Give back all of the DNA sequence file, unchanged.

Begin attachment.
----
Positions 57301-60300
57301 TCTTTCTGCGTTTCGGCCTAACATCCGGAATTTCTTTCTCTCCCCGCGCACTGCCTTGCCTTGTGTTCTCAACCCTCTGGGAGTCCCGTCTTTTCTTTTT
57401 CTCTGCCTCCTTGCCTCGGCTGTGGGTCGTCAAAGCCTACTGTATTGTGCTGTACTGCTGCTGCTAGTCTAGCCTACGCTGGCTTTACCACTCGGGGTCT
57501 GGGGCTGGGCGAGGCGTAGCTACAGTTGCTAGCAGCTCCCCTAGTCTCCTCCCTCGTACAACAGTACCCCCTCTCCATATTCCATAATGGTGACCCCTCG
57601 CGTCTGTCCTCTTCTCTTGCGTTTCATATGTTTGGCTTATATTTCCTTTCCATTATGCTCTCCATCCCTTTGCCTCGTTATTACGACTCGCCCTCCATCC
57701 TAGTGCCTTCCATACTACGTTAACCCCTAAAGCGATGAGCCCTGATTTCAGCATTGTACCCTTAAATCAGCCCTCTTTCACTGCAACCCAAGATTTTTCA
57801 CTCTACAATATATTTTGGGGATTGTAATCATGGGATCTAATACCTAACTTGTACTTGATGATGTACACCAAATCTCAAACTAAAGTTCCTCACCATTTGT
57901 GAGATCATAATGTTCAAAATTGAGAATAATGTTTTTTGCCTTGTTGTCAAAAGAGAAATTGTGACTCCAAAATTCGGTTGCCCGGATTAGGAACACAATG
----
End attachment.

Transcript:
Positions 57301-60300
57301 TCTTTCTGCGTTTCGGCCTAACATCCGGAATTTCTTTCTCTCCCCGCGCACTGCCTTGCCTTGTGTTCTCAACCCTCTGGGAGTCCCGTCTTTTCTTTTT
57401 CTCTGCCTCCTTGCCTCGGCTGTGGGTCGTCAAAGCCTACTGTATTGTGCTGTACTGCTGCTGCTAGTCTAGCCTACGCTGGCTTTACCACTCGGGGTCT
57501 GGGGCTGGGCGAGGCGTAGCTACAGTTGCTAGCAGCTCCCCTAGTCTCCTCCCTCGTACAACAGTACCCCCTCTCCATATTCCATAATGGTGACCCCTCG
57601 CGTCTGTCCTCTTCTCTTGCGTTTCATATGTTTGGCTTATATTTCCTTTCCATTATGCTCTCCATCCCTTTGCCTCGTTATTACGACTCGCCCTCCATCC
57701 TAGTGCCTTCCATACTACGTTAACCCCTAAAGCGATGAGCCCTGATTTCAGCATTGTACCCTTAAATCAGCCCTCTTTCACTGCAACCCAAGATTTTTCA
57801 CTCTACAATATATTTTGGGGATTGTAATCATGGGATCTAATACCTAACTTGTACTTGATGATGTACACCAAATCTCAAACTAAAGTTCCTCACCATTTGT
57901 GAGATCATAATGTTCAAAATTGAGAATAATGTTTTTTGCCTTGTTGTCAAAAGAGAAATTGTGACTCCAAAATTCGGTTGCCCGGATTAGGAACACAATG